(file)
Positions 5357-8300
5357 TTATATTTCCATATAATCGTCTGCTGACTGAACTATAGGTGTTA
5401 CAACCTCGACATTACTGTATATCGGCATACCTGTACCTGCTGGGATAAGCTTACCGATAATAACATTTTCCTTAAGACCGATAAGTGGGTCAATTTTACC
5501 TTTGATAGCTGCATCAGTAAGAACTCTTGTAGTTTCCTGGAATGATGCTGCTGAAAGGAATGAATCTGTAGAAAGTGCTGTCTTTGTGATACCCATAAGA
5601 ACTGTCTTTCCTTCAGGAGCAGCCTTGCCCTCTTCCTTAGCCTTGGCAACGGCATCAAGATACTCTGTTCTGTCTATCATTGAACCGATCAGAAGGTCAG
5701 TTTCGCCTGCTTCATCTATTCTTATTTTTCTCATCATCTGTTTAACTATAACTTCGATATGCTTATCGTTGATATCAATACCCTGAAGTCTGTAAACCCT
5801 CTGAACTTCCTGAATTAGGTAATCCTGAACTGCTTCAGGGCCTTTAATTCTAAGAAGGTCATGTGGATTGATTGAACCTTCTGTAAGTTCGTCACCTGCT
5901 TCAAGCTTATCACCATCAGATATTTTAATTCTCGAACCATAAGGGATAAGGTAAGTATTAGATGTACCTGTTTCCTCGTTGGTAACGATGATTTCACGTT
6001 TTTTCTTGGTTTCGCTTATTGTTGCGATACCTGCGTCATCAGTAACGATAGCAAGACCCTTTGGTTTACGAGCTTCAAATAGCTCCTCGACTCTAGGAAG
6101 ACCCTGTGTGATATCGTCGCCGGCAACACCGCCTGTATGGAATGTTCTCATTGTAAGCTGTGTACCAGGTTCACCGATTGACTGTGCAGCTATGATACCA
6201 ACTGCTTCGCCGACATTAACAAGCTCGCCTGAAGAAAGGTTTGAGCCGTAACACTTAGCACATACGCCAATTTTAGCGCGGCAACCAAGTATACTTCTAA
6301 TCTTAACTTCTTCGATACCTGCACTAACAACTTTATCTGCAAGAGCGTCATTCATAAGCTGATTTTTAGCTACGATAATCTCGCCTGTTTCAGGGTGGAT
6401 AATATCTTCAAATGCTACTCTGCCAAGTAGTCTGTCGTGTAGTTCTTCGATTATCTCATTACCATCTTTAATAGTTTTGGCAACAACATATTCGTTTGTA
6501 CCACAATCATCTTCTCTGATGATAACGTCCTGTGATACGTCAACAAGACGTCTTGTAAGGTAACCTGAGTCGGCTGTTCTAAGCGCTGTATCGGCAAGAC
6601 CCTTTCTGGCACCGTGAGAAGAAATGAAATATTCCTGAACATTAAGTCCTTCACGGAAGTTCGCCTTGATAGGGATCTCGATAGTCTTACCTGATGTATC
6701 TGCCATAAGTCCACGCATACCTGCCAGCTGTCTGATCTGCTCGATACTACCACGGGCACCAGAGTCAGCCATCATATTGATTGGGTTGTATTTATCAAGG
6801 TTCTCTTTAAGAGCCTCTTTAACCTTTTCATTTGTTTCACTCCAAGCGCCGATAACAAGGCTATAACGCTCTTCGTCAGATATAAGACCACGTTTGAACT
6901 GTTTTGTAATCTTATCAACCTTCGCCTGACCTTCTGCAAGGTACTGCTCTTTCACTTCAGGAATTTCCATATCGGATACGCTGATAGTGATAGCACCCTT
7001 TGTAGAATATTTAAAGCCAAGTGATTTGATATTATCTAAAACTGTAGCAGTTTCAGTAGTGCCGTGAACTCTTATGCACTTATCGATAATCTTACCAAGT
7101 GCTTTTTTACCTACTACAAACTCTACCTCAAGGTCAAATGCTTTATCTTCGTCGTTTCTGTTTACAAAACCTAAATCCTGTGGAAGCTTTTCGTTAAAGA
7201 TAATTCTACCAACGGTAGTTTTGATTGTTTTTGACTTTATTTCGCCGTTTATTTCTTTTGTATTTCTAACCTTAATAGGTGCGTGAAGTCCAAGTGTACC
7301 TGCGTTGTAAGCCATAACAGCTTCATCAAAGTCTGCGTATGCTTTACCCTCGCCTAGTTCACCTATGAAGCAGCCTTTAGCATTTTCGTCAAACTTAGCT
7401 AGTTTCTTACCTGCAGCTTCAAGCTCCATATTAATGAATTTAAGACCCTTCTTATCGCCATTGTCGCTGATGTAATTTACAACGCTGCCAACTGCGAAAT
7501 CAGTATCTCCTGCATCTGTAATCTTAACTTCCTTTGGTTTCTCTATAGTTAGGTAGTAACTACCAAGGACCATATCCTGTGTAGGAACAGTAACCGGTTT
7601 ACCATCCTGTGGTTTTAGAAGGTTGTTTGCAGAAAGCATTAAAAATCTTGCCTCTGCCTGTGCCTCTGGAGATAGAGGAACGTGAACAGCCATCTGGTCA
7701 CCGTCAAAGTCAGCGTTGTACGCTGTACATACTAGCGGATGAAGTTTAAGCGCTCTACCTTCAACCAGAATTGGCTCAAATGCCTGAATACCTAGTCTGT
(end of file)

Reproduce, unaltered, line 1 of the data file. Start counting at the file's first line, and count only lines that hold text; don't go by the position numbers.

Positions 5357-8300